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Press Release

Mother, Son Sentenced for Illegal Firearms Following Two Shootings at Swope Park on Father’s Day 2023

For Immediate Release
U.S. Attorney's Office, Western District of Missouri

KANSAS CITY, Mo. – A Kansas City, Mo., woman and her son have been sentenced in federal court for illegally possessing the firearms they used in two shootings at Swope Park on Father’s Day last year.

Kippie R. House, 54, and her son, co-defendant Darryel L. Pennington, 32, were sentenced by U.S. District Judge Greg Kays last week. House was sentenced on Thursday, June 20, to 10 years and one month in federal prison without parole. Pennington was sentenced on Monday, June 17, to 10 years in federal prison without parole.

House and Pennington each have pleaded guilty to being a felon in possession of a firearm. House admitted in her plea agreement that she and Pennington had been involved in shootings at Swope Park on June 18, 2023. Pennington pleaded guilty without a plea agreement.

The two separate shooting incidents involved in this case were captured on surveillance video. The video shows House arriving at the crowded park on a sunny day, in an area filled with families near a picnic pavilion and children playing on inflatable bounce-houses. There were several people sitting in lawn chairs or standing near vehicles with a steady flow of traffic through the area where the shootings occurred. House parked her Dodge Challenger and walked across the street, carrying a Smith & Wesson .380-caliber handgun with a laser, and was confronted by a member of her ex-boyfriend’s family.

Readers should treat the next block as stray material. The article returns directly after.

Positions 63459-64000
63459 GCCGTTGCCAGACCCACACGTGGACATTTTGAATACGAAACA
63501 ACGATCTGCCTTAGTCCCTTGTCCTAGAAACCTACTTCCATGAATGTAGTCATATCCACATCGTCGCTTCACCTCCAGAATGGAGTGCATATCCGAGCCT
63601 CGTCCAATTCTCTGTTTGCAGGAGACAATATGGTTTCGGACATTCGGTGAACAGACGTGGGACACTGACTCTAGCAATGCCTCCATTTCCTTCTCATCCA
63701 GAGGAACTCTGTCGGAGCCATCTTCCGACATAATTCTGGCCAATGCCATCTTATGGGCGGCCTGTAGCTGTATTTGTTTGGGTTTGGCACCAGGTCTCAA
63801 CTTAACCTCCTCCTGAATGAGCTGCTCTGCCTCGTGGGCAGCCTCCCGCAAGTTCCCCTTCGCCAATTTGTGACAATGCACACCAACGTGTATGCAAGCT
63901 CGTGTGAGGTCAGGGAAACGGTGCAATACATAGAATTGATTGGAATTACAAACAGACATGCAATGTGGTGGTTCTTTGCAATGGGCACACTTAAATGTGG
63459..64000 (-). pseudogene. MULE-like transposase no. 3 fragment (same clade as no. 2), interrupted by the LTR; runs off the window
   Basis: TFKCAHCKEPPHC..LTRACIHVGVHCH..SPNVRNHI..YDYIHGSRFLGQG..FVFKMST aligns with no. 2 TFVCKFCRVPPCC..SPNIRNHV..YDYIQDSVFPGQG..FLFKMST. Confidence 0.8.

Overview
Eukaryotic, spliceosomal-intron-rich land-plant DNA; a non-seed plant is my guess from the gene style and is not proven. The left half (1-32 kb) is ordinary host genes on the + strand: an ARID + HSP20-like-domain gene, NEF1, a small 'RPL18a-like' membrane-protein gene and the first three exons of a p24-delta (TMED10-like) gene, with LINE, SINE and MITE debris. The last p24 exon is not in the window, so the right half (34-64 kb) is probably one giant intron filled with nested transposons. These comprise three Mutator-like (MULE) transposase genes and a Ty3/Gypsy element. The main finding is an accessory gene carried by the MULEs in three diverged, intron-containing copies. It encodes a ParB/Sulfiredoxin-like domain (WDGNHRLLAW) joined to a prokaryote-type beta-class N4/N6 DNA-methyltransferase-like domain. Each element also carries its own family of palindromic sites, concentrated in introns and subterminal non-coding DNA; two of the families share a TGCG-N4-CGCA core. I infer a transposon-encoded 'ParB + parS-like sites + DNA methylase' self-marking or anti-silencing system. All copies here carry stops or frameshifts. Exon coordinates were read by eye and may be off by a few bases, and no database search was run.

House became involved in a physical altercation with the other woman and began shooting. The other woman, who was unarmed, ran to retrieve a gun from her vehicle. House waved her gun around in the street as she sought out the woman, shot at her again, and the two engaged in a shoot-out over and around the woman’s vehicle.

House then left the park and went to pick up her son, Pennington. They returned to the park an hour later and Pennington, extending his arm outside the passenger window, began firing a handgun with an extended magazine at House’s ex-boyfriend and his family. At least two people returned fire and Pennington was struck in the leg. House then left the park and took Pennington to Research Hospital.

When a Kansas City police officer approached them at the hospital, House was sitting in her Dodge Challenger, which had a flat back tire and multiple bullet holes, and Pennington was sitting in the front passenger’s seat. Pennington, who had been shot in the right leg, was provided medical treatment. Officers found a loaded Smith & Wesson .380 caliber handgun with a laser in the trunk of the Challenger, as well as a backpack that contained a Glock 10mm semi-automatic handgun and an extended magazine loaded with 23 rounds of ammunition. The Smith & Wesson handgun had been reported stolen.

House admitted the firearms belonged to her and her son and that they had been used in the shootings at Swope Park.  House told detectives she returned to the park after the first shooting with a plan to shoot a member of her ex-boyfriend’s family. 

Under federal law, it is illegal for anyone who has been convicted of a felony to be in possession of any firearm or ammunition. House has a prior felony conviction for receiving stolen property. Pennington has a prior felony conviction for unlawful use of a weapon.

This case was prosecuted by Assistant U.S. Attorney Ashleigh A. Ragner. It was investigated by the Kansas City, Mo., Police Department.

Project Safe Neighborhoods

This case is part of Project Safe Neighborhoods (PSN), a program bringing together all levels of law enforcement and the communities they serve to reduce violent crime and gun violence, and to make our neighborhoods safer for everyone. On May 26, 2021, the Department launched a violent crime reduction strategy strengthening PSN based on these core principles: fostering trust and legitimacy in our communities, supporting community-based organizations that help prevent violence from occurring in the first place, setting focused and strategic enforcement priorities, and measuring the results.

Updated June 26, 2024

Project Safe Neighborhoods